“Immersion” programs might also run afoul of a 1974 U.S. Supreme Court ruling in the Lau case, involving Chinese pupils in San Francisco public schools, requiring the district to provide special help for pupils who are not fluent in English, including, if necessary, instruction in their native languages.
“We’ve got to abide by the Lau decision,” Hayakawa said. “It’s not up to us to decide which method (of instruction) is best, but if bilingual education is not doing the job, then I think the taxpayer should have the right to sue.”
On this point, as on several others, Hayakawa acknowledges that he is somewhat at odds with Diamond and other leaders of the Proposition 63 campaign.
“My colleagues in U.S. English and the California English campaign are much more doctrinaire than I am,” Hayakawa said. “They are asking for much more in the way of results.”
The only certainty about all this is that if Proposition 63 passes, there are almost certain to be legal challenges to bilingual education and bilingual ballots.
Diamond said the measure will not affect 911 emergency phone service, foreign-language court interpreters or medical care for those who cannot read or speak English.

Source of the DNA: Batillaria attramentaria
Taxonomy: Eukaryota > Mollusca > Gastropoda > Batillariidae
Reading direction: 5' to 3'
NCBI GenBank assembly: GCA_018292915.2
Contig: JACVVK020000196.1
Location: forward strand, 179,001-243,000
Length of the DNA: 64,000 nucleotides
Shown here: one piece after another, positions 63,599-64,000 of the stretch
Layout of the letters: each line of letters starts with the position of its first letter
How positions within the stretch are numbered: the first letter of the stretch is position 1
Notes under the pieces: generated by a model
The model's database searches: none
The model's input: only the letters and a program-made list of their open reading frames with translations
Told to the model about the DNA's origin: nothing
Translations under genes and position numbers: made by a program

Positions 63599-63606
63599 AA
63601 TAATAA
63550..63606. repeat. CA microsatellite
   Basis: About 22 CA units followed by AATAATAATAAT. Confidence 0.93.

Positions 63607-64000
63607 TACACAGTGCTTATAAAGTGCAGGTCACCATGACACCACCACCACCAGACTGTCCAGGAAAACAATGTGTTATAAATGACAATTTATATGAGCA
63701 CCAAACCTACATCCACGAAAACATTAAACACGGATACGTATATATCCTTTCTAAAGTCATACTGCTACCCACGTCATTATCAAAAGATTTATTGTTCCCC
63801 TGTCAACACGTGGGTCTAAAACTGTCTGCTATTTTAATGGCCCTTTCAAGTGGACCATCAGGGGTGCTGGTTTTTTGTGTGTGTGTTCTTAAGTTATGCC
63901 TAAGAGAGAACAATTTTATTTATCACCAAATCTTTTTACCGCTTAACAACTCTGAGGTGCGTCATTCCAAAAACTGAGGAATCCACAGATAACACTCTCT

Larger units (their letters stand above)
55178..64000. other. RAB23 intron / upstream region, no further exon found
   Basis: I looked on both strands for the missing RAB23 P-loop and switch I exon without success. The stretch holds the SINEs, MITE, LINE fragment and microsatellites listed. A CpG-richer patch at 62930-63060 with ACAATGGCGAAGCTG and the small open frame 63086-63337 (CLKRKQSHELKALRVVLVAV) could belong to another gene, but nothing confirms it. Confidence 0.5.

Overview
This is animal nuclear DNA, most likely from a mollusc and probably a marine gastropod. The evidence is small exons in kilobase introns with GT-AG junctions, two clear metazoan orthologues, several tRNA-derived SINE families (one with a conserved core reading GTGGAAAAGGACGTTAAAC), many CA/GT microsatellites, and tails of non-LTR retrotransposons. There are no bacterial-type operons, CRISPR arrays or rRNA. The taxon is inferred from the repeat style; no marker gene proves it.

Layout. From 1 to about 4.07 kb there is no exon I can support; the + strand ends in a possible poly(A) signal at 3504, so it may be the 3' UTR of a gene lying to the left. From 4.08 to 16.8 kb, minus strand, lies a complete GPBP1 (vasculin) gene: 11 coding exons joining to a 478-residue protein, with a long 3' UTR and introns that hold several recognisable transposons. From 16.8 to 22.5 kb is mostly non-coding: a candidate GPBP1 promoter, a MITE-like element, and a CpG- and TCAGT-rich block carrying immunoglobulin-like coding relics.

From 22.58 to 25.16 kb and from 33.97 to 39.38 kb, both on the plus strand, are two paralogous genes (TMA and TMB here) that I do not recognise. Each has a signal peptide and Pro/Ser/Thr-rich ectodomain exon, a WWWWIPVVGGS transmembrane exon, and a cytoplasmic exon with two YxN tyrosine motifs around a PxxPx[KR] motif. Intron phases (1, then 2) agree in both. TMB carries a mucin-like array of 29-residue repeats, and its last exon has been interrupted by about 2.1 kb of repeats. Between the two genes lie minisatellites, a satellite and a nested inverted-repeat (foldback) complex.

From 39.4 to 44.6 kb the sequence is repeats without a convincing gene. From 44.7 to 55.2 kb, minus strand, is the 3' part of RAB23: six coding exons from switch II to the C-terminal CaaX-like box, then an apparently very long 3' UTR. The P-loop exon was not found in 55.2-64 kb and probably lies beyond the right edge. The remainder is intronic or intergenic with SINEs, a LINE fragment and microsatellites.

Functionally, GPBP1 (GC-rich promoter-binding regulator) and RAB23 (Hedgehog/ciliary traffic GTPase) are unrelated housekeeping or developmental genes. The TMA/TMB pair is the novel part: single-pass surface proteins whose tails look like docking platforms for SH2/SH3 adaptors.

Driving tests could still be taken in Spanish and school notices could still be sent home in languages other than English, he said, and those who say otherwise are making “emotional and inflammatory statements of misinformation,” he said.
However, Diamond and the U.S. English organization, in a proceeding before the California Public Utilities Commission, have challenged a proposal by Pacific Bell to provide new multilingual services.
Diamond said that only non-English speakers, not all Pacific Bell customers, should pay for the extra services.
U.S. English also organized a letter-writing campaign last year, objecting to Pacific Bell’s publication of Spanish-language Yellow Pages. The campaign was unsuccessful.
Diamond and Hayakawa said Proposition 63 would affect only “official government business” and would have no effect on the private sector.
But Terry Robbins, a former U.S. English coordinator in Dade County (Miami), Fla., tried to stop Burger King and McDonald’s from printing Spanish-language menus.
“We do not approve of her activity,” Diamond said.
Robbins no longer is affiliated with U.S. English, he said, because “she was not following U.S. English policy . . . of allowing what happens in the private marketplace to prevail.”
Pressuring companies to advertise only in English “is not one of the implications of making English the official language of California,” Hayakawa said. “As far as I know, a McDonald’s menu is not an official communication.”